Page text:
“After the Civil War, much of the South lay in ruins… The future of the South was uncertain. How would these states be brought back into the Union? Would they be conquered territories or equal states? How would they rebuild their governments, economies, and social systems? What rights did freedom confer on formerly enslaved people? The answers to many of Reconstruction’s questions hinged on the concepts of citizenship and equality. The era witnessed perhaps the most open and widespread discussions of citizenship since the nation’s founding. It was a moment of revolutionary possibility and violent backlash… Resistance continued, and Reconstruction eventually collapsed. In the South, limits on human freedom endured and would stand for nearly a century more.”
-The American Yawp, Chap. 15 Introduction
[Image: The Freedmen’s Bureau; Alfred Rudolph Waud; Published in Harper’s Weekly on July 25, 1868; The Historic New Orleans Collection ]
Section 1: Learning Objectives
- Examine the challenges Lincoln administration confronted in its attempts to reconstruct the Border States and Union-occupied territory during the Civil War.
- Identify the general character of the social conditions within the nation in the aftermath of war.
- Demonstrate an understanding of Reconstruction and its impact on race relations in the United States.
- Analyze the positions of Abraham Lincoln, Andrew Johnson, and the Radicals in Congress on the nature and course of Reconstruction and the rights of the freedmen.
- Explain the effects of Reconstruction, the Black Codes, and the actions of the Freedmen’s Bureau on African Americans in the South and North.
- Examine the social fears that helped give rise to groups such as the Ku Klux Klan.
- Explain the significance of the 13th, 14th, 15th, amendments.
- Assess the problems the Grant administrations faced in its attempts to deal with the political and economic issues confronting the nation.
Section 2: Textbook Readings
Boundless US History
Chapter: "Reconstruction: 1865–1877"
Alternative OER Textbook Resources
US History - OpenStax
Chapter 16: "The Era of Reconstruction, 1865–1877"
The American Yawp
Chapter 15: "Reconstruction"
History in the Making a History of the People of the United States
Chapter 17: “Reconstruction”
Section 3: Module Supplemental Readings/Videos
- Lincoln and Reconstruction
- The Civil War and Reconstruction: Aftermath of the Civil War
- Overview of Reconstruction
- Radical Reconstruction
- People & Politics After the Civil War
- The Freedmen's Bureau Online
- Why Was Andrew Johnson Impeached?
- Grant, Reconstruction and the KKK
- Ulysses S. Grant - Reconstruction
- Andrew Johnson & Reconstruction
- Reconstruction and 1876: Crash Course
- Radical Republicans From PBS's Reconstruction: The 2nd Civil War
- The Freedmen’s Bureau
- The 14th Amendment of the U.S. Constitution: A History
- African Americans After the War | History
Primary Source Documents
Section 4: Glossary of Key Terms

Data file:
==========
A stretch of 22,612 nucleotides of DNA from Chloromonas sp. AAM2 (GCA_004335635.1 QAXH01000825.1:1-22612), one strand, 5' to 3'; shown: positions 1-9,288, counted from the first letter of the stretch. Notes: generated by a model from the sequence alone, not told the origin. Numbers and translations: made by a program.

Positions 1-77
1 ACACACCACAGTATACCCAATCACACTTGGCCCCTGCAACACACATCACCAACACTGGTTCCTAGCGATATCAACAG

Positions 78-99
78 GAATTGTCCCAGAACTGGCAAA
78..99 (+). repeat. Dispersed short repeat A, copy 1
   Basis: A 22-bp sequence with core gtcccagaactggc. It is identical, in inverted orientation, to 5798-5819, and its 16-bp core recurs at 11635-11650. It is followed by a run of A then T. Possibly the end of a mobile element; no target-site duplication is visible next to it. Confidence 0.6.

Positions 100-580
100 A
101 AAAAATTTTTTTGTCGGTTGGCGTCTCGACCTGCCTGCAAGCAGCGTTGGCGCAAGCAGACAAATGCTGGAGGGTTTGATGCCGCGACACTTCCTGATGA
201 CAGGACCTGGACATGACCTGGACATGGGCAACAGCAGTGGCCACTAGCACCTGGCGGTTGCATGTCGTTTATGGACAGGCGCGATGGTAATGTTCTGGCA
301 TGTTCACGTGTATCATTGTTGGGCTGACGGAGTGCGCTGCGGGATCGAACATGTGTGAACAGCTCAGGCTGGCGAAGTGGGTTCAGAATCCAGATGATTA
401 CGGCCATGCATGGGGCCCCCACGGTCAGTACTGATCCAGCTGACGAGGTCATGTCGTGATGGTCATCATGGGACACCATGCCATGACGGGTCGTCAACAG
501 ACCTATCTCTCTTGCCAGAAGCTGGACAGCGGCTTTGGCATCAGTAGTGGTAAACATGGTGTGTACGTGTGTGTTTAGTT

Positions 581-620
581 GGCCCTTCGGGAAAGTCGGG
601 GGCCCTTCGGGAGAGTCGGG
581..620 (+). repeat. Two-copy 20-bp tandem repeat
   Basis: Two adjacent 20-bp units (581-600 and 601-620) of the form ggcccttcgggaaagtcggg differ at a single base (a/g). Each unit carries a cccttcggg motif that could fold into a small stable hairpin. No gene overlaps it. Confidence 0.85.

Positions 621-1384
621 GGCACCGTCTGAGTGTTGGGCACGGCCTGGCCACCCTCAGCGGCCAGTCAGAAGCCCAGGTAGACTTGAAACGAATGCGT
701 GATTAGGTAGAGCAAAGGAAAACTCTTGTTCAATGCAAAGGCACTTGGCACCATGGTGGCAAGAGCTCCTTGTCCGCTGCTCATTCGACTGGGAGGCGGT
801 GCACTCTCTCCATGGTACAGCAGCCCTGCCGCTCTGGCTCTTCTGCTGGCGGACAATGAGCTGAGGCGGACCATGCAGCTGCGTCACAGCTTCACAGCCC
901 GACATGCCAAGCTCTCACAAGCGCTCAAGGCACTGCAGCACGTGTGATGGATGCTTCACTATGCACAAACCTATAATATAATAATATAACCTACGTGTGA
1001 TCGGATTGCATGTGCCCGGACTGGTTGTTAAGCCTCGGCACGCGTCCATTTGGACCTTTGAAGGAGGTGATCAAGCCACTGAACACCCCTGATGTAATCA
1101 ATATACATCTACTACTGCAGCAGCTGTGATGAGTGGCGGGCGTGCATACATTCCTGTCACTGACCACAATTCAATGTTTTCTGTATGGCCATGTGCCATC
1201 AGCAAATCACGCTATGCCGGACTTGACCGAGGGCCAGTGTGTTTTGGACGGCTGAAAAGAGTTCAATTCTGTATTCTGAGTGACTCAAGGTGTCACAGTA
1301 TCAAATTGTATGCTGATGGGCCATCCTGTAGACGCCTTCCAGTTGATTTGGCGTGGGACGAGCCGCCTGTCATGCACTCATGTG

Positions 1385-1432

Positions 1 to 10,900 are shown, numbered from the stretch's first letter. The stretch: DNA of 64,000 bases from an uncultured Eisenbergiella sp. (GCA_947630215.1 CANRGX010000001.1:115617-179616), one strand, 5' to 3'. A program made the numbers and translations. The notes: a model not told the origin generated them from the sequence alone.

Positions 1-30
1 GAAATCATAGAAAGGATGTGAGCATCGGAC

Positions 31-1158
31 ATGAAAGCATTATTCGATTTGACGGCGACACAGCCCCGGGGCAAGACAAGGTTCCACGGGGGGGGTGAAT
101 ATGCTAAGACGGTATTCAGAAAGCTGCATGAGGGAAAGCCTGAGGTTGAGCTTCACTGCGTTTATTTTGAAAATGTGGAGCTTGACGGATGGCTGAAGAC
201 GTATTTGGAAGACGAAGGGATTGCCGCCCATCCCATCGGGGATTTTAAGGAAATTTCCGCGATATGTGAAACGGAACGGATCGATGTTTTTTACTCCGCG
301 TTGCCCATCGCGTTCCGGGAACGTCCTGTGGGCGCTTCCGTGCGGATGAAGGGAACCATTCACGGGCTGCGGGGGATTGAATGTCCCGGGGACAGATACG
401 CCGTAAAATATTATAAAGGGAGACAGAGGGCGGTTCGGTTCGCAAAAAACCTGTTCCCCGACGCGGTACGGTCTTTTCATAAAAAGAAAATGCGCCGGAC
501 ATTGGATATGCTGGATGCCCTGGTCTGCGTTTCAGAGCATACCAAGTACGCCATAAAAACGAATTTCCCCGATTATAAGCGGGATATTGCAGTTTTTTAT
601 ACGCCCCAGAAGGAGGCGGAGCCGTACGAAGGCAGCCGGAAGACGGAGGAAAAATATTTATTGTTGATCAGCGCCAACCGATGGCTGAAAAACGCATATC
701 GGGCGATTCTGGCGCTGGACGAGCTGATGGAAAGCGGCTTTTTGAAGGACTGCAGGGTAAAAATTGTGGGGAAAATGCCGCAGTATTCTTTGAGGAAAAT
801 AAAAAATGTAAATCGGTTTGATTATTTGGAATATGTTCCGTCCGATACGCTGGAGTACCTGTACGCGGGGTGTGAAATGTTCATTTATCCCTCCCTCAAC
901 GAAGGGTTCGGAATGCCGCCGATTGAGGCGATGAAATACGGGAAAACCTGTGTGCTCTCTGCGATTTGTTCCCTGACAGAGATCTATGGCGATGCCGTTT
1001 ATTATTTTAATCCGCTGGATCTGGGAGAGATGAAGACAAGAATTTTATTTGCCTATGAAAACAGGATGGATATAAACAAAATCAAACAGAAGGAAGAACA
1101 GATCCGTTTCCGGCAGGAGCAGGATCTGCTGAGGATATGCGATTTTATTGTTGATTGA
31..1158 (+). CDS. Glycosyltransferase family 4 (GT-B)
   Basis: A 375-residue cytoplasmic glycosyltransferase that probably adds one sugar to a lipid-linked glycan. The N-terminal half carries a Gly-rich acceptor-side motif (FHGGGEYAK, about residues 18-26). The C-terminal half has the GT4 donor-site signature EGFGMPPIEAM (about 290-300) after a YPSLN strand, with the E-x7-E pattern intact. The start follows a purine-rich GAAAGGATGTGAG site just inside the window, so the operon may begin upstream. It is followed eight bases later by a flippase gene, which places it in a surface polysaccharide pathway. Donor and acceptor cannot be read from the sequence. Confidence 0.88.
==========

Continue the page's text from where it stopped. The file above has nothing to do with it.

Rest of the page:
“10 percent” Reconstruction plan: Introduced by President Lincoln, it proposed that a state be readmitted to the Union once 10 percent of its voters had pledged loyalty to the United States and promised to honor emancipation.
Black Codes: Laws passed throughout the South to restrict the rights of emancipated blacks.
carpetbagger: A Northerner who went to the South after the Civil War for political or financial advantage.
Civil Rights Act of 1866: Legislation aimed to counteract the Black Codes by conferring citizenship on former slaves and making it a crime to deprive blacks of their rights to sue, testify in court, or hold property.
Fifteenth Amendment: Prohibits states from denying citizens the franchise on account of race.
Force Acts: Passed by Congress following a wave of Ku Klux Klan violence, that banned clan membership, prohibited the use of intimidation to prevent blacks from voting, and gave the U.S. military the authority to enforce the acts.
Fourteenth Amendment: Defined American citizenship, extended civil rights to freedmen, and prohibited States from taking away such rights without due process.
Freedmen’s Bureau: Created to aid newly emancipated slaves by providing food, clothing, medical care, education and legal support.
Ku Klux Klan: A fraternal society founded by six former officers in the South after the Civil War that evolved into a movement that promoted resistance and white supremacy by terrorizing freedmen and sympathetic whites.
Reconstruction Act: Divided the South into five military districts, disenfranchised former confederates, and required that Southern states both ratify the Fourteenth Amendment and write state constitutions guaranteeing freedmen the franchise before gaining readmission to the Union.
scalawags: White Southerners who supported the federal government during Reconstruction.
Seward’s Folly: Term for Secretary of State William Seward’s purchase of Alaska from Russia.
Tenure of Office Act: Required the President to seek approval from the Senate before removing appointees.
Thirteenth Amendment: Prohibits all forms of slavery and involuntary servitude.
Wade-Davis Bill: Passed by Congressional Republicans in response to Abraham Lincoln’s “10 percent plan,” it required that 50 percent of a state’s voters pledge allegiance to the Union, and set stronger safeguards for emancipation.
Section 5: Instructor Resources
INSTRUCTIONS: groups of 3-6 are given a plantation after the Civil War and must turn it into a community that is safe, productive and profitable for the ex-slaves and their ex-masters living there. After students have completed PART ONE have them decide how to spend the money they have been given as a windfall from a charitable organization.